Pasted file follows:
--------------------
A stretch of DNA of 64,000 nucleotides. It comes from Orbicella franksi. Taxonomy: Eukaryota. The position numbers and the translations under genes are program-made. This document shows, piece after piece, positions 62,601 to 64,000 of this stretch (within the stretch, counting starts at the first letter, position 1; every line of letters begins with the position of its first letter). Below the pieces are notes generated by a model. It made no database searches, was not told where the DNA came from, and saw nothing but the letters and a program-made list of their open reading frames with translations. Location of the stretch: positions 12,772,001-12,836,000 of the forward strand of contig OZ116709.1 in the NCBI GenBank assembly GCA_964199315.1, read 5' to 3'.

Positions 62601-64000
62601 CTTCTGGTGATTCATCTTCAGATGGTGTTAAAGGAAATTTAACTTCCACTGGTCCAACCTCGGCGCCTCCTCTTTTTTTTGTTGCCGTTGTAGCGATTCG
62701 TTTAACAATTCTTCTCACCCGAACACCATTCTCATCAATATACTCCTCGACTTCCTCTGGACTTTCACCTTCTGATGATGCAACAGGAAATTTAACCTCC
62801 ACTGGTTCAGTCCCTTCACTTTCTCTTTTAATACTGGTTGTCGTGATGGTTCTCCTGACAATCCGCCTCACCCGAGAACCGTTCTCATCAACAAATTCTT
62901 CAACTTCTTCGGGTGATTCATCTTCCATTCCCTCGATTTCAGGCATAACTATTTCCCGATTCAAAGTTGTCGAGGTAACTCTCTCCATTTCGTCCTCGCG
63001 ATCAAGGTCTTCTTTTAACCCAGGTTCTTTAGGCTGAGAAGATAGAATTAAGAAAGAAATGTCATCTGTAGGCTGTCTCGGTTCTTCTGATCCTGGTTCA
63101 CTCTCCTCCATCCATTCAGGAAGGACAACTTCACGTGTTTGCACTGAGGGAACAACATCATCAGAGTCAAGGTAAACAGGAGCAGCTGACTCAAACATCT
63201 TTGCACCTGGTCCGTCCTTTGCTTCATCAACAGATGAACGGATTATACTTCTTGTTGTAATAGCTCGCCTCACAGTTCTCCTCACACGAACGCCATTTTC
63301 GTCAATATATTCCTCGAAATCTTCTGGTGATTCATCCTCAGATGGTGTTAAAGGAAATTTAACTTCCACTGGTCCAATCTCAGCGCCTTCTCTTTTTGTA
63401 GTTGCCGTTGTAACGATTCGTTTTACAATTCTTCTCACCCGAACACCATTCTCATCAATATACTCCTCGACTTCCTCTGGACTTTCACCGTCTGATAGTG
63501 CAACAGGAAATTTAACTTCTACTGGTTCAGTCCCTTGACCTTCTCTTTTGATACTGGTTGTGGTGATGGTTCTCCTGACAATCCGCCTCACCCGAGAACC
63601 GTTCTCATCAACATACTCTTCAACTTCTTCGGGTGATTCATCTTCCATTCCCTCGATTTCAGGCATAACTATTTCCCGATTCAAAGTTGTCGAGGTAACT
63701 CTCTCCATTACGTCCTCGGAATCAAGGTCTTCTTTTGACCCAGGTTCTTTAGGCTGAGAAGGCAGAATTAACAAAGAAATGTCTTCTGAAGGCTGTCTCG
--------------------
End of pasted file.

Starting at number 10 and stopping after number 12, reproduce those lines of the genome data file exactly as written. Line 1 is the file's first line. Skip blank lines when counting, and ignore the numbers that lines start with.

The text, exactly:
63301 GTCAATATATTCCTCGAAATCTTCTGGTGATTCATCCTCAGATGGTGTTAAAGGAAATTTAACTTCCACTGGTCCAATCTCAGCGCCTTCTCTTTTTGTA
63401 GTTGCCGTTGTAACGATTCGTTTTACAATTCTTCTCACCCGAACACCATTCTCATCAATATACTCCTCGACTTCCTCTGGACTTTCACCGTCTGATAGTG
63501 CAACAGGAAATTTAACTTCTACTGGTTCAGTCCCTTGACCTTCTCTTTTGATACTGGTTGTGGTGATGGTTCTCCTGACAATCCGCCTCACCCGAGAACC